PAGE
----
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Singlespeed road/commuter??(5 posts)

Singlespeed road/commuter??stlman
Feb 28, 2002 11:38 AM
I am very intrigued by getting a singlespeed road bike for a possible commuting solution. I am thinking a Surly Crosscheck set up as a ss that way if I don't like it I can add stuff and have a commuter w/gears. My questions are as follows:

I ride ~75+ miles a week at 17-19mph for ~20+/- miles during the season. Am I "bike" fit enough for a ss commute of 12 miles each way on pretty flat terrain with a few small hills?

What would be the appropriate gearing for such a ride?

Will this make me better on my weekend rides on my regular road bike??

Just built one for a similar commutecory
Feb 28, 2002 11:57 AM
Actually I built it last fall, but I've just started riding it seriously in the last few weeks. Works great--it's my first singlespeed since I was about 12, and it's much more fun and more versatile than I expected.
Your fitness should be fine--I rode only once a week from Halloween until early February, and I haven't had any trouble. Surly's a good choice, I think--I was going to buy one, but I had an old Trek tourer I was able to convert cheap (BMX freewheel screwed right on, with a spacer), so I did the whole thing for less than $20. If you can find a frame with horizontal dropouts, or want to use a chain tensioner, you could save a few bucks that way.
As for gearing, I have about a 600-foot elevation loss on my way to work but a 600-foot climb, often into a stiff wind, on the way home. I'm running a 34-tooth front (the middle from the old triple) and a 20-tooth rear. It's too low for riding on the flat (spun out at 17mph), but this time of year, I need it for the climb. As I get back into shape, I'll swap to an 18 or 16 in the back. I think most s/s road bikes are geared higher than mine (there are some s/s mountain bikes around, usually geared 2:1, but I haven't seen any roadies locally).
There's a ton of stuff on line about this, and you'll learn a lot if you look at some of it. is a good place to start.
You should be fine,The General
Feb 28, 2002 12:28 PM
That is pretty much all I ride, I have 5 bikes and 3 are SS's, 1 is my nice road bike and 1 is a 6 speed run around bike. I run a 41x18 and do some good climbing (5-8miles 1000-1500') on it as well as some long rides (40-75 miles). Play with a gear on your current bike and see what you can climb with. SS'ing is a compromise, you need to make it so you can climb but also make it so your not going 8mph on the flat's.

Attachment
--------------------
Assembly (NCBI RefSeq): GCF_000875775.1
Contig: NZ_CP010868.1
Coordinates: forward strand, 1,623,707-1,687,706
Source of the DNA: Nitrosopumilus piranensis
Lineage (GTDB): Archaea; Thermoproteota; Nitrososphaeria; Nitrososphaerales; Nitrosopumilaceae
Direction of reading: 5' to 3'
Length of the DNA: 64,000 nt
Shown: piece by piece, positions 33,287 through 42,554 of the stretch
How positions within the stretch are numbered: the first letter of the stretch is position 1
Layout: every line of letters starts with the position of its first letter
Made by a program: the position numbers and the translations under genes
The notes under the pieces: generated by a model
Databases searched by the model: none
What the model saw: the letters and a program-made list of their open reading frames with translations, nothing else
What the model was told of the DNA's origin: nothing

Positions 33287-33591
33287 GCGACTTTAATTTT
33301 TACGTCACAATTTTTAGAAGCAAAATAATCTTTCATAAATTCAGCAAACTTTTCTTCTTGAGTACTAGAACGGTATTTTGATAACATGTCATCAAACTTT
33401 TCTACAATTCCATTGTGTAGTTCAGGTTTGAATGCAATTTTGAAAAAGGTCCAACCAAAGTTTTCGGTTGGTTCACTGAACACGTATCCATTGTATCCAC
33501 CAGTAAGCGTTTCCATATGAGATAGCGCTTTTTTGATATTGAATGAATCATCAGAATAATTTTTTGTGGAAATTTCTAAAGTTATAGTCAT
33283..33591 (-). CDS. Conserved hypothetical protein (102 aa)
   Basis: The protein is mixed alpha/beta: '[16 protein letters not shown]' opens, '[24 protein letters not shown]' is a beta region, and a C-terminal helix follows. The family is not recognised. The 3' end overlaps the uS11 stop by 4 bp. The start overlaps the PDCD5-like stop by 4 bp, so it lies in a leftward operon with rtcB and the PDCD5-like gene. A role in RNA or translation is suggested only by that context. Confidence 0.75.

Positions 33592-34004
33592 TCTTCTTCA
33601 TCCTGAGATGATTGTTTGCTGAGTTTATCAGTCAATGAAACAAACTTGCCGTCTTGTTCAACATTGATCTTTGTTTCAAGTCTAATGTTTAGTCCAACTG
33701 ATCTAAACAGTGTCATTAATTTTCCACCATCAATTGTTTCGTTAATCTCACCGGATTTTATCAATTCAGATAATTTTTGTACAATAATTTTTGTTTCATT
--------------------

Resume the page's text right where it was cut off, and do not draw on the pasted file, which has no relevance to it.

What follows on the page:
It has defently made me stronger, a better spinner and all around better rider.
I ride 2.556:1 (46:18)Humma Hah
Feb 28, 2002 7:14 PM
... on a commute of 5.4 miles AM, about 9.6 miles coming home, with an option for another 18 or so as a side trip. Like your route, gently rolling, a couple of very short sorta steep sections, but no big climbs. This is a good route for a coasterbrake cruiser (of course, I think 150 miles of that kind of stuff is a nice ride on the bike).

I think it will do you good. It will build leg muscle, and pedaling the faster downhills will improve your high-end spin. However, the big leg muscles do not necessarily make you a better gearie. If you're not judicious in using that strength, you'll just dig an anerobic hole for yourself. I think it will improve your hillclimbing and sprinting ability.
Feb 28, 2002 8:39 PM
On your next week's commute, just stay in one gear each week (no cheating changing) to develop some ideas. My route is ~13 miles one way [short version], I set up my single-speed as a 42x17, I lucked out, it worked with vertical dropouts. I can't remember right now, but the gear is around 66 inches, that is the classic setup. I have 2 pertubations of topology on the route; no problem getting up the hills and I have 25 pounds extra on the body. I have outspinned a fixe running a much bigger gear (83") going downhill and passed him and then had the luxury of coasting! Also use it offroad, bit of a grunt on the uphill, but it works. If you are in doubt of the gear combo, stay with a lower gear and just keep pedaling.